America and the Limits of the Politics of Selfishness examines Congress, the Presidency, the public, and public policy, demonstrating the important impact of the public's selfishness, morality, compassion, and religious beliefs on the American political system. The influence of public opinion on our democratically elected leaders affects whether our country will be able to find solutions to some of its more important problems. The public's self-love-an exclusive or excessive regard for oneself and one's interests, unbalanced by a concern for others beyond one's family-is critical in impacting the quality of our political system. For example, Waldman illustrates how the public affects the government's ability to solve the problem of failing education in our cities and rural towns. Ultimately, this work reveals the importance of compassion, morality, and religion in dealing with the problem of excessive self-love, with great practical consequences for our country, our own welfare, and that of the world.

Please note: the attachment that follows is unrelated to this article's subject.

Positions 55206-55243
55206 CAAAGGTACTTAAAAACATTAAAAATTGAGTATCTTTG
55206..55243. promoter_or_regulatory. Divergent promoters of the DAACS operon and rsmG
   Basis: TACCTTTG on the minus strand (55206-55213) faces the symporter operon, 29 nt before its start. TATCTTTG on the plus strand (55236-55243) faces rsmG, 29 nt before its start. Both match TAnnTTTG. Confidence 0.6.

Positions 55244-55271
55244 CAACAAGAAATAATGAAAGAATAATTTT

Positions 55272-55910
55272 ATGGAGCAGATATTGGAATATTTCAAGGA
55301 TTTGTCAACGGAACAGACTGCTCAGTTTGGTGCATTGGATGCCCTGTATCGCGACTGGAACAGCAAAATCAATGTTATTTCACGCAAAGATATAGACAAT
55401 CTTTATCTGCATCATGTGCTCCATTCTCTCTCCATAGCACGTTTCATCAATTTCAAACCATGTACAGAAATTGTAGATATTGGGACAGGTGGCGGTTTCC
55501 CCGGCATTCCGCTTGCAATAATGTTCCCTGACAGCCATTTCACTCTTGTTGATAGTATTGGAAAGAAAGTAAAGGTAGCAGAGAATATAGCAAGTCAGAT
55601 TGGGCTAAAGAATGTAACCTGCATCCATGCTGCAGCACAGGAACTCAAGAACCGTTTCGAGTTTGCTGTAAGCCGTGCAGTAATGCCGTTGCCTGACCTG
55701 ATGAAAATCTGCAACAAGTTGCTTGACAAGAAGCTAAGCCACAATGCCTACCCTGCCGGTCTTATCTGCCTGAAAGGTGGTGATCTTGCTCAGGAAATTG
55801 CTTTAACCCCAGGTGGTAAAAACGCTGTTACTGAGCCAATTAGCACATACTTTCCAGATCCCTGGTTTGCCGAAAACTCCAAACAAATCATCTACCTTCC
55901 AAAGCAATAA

Sidney R. Waldman is professor of political science at Haverford College.
Chapter 1 Introduction Chapter 2 Puzzles of Representative Government Chapter 3 The Possibilities and Limits of Presidential and Political Leadership Chapter 4 The Public Chapter 5 Is There a Role for Morality and Religion in Our Political System? Chapter 6 A Problem of Accountability and Power in Our Democracy Chapter 7 Self-love and Ignorance about the World as well as the United States